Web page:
I think many IT professionals realize that many application performance issues eventually boil down to storage and physical I/O. That was true before server virtualization, and it's certainly true now.
Storage array vendors do what they can. Operating system, hypervisor and database vendors do what they can as well.
But between the two, there's the potential for a smart layer of storage software that does what others can't.
As an example: way back when Solaris was popular, Veritas' VxVM and VxFS were almost ubiquitous. Both products offered an important value-added layer than neither the host OS nor the storage array did well. As a result, the Veritas products become almost a de-facto standard in an larger Sun environments.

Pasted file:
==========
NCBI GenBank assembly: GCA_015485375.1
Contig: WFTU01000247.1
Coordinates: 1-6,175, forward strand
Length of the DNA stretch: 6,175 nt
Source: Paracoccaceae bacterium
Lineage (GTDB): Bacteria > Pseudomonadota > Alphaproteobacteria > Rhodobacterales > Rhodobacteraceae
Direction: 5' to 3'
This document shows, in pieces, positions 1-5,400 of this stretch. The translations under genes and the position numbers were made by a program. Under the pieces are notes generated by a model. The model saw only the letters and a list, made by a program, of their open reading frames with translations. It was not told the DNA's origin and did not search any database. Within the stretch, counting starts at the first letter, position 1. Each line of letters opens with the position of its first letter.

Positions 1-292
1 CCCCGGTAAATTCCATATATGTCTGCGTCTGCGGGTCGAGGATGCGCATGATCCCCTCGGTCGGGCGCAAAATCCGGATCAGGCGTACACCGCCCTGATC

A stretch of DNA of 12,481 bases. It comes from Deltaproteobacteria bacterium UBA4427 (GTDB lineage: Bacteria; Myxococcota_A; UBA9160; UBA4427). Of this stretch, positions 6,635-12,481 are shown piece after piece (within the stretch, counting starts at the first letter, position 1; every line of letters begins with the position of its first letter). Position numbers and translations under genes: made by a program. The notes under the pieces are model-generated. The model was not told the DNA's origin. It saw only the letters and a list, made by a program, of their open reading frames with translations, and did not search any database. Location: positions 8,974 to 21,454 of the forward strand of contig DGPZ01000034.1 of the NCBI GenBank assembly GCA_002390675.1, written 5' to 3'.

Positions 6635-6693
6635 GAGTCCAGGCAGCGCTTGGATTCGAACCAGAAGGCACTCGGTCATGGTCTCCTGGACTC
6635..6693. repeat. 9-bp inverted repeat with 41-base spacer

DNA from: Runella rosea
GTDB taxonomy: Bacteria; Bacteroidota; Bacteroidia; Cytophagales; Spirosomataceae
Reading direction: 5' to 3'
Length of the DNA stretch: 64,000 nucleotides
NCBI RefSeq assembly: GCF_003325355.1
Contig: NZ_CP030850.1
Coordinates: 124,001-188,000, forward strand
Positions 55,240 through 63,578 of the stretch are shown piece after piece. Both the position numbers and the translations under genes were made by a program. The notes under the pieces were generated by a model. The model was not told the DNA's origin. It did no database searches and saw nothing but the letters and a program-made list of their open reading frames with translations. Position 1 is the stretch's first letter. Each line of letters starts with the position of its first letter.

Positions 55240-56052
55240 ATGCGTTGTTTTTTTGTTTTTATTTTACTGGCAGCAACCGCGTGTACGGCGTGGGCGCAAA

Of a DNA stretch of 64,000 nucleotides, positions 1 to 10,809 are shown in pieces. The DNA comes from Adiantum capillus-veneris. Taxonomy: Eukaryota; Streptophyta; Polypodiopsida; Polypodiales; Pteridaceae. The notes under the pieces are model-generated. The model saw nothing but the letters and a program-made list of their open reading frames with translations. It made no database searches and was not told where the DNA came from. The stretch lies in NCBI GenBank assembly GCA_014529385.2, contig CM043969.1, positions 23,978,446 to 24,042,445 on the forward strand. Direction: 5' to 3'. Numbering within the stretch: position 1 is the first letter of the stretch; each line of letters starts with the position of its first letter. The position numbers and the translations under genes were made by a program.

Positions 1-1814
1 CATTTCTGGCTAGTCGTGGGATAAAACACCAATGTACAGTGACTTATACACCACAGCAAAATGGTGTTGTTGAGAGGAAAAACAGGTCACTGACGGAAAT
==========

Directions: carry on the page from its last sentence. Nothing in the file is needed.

While I was exploring Virsto (recently acquired by VMware), I was struck by similarities to what Veritas did years ago. It's clearly a smarter storage abstraction layer than either the hypervisor or the array can provide on their own.
The real question — now that Virsto is owned by VMware, will Virsto technology end up being a de-facto standard for many VMware environments?